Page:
Release, rarely granted, depends on self-incrimination and remorse. Protestations of innocence are interpreted only to mean that the inmate is “in denial.” Inmates are required to recognize the damage done to victims, even when those “victims” were consenting partners. In determinations of sexual dangerousness, the burden of proof is placed squarely and impossibly on the inmate.

This is not to say that the inmate is in any way master of his fate. Decisions on whether to institute or terminate civil commitment can be based on biased and tamper-prone risk-assessment schemes. Many of these criteria are the invention of Ottawa-based penal psychologist R. Karl Hanson, whose best-known risk scale, Static-99, is widely used in North America, Europe, and Taiwan. Ira Silverman’s unfavorable Static-99 assessment of Al Baker was a point of contention in Baker’s probable cause hearing.

Static-99, which is supposed to measure the long-term risk potential of males over 18, tallies ten factors: prior sexual offenses, prior sentencing dates, convictions for non-contact sex offenses, current and prior convictions for non-sexual violence, victims who are relatives, victims who are strangers, male victims, the offender’s age at the time of the evaluation, and whether or not the offender is married. The test’s biases emerge most clearly in its interest in male victims and the subject’s marital status.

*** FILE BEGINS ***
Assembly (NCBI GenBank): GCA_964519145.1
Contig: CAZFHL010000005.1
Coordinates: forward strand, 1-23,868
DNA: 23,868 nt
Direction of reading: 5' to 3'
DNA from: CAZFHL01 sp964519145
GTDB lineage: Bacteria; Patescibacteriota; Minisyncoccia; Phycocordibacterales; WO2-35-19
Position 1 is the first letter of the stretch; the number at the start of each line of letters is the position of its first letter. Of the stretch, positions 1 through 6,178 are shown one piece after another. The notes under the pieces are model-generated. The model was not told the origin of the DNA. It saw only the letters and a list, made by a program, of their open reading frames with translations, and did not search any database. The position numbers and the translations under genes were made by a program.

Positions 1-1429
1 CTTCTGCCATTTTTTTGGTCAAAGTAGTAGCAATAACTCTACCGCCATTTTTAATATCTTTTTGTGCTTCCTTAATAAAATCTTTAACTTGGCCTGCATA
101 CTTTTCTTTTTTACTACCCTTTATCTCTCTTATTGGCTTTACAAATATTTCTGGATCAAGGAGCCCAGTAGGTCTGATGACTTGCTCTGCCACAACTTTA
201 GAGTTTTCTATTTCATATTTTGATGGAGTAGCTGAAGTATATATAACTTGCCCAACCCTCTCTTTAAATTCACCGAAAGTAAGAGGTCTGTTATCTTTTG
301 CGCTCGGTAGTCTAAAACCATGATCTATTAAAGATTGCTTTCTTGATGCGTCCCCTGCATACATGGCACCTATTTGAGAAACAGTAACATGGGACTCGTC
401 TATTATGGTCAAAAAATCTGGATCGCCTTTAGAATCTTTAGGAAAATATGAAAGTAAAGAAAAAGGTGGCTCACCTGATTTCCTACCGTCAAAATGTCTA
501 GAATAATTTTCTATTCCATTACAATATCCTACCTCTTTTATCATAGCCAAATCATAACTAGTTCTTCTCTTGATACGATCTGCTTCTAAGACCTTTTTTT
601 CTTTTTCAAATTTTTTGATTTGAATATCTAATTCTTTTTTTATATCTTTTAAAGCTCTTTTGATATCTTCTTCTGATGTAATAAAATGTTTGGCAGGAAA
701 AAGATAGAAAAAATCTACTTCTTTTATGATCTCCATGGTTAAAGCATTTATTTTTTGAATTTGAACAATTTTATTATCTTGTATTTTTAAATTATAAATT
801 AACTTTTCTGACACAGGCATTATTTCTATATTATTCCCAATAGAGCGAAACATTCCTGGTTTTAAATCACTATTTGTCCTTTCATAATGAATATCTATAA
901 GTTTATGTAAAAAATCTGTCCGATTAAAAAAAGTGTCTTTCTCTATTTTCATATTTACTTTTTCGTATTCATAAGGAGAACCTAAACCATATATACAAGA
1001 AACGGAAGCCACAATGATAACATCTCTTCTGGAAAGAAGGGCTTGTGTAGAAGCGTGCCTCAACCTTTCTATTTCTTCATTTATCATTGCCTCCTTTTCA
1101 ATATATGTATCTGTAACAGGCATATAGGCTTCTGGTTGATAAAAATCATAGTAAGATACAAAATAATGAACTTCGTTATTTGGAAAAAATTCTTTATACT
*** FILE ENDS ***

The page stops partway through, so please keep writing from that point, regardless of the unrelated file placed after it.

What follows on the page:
Prosecutors rely on a growing number of mental health professionals who seem eager to exploit such biases while crafting made-to-order portraits of sex offenders as predatory beasts. The new term sex predator semantically determines public perception not only of violent sex criminals, but of sexual dissidents. The discarded term psychopath might at least suggest a human being in need of help; the word predator evokes some non-human, malevolent entity, like the creature in Alien. In the early 21st century, sex-offender legislation is the art of conjuring monsters.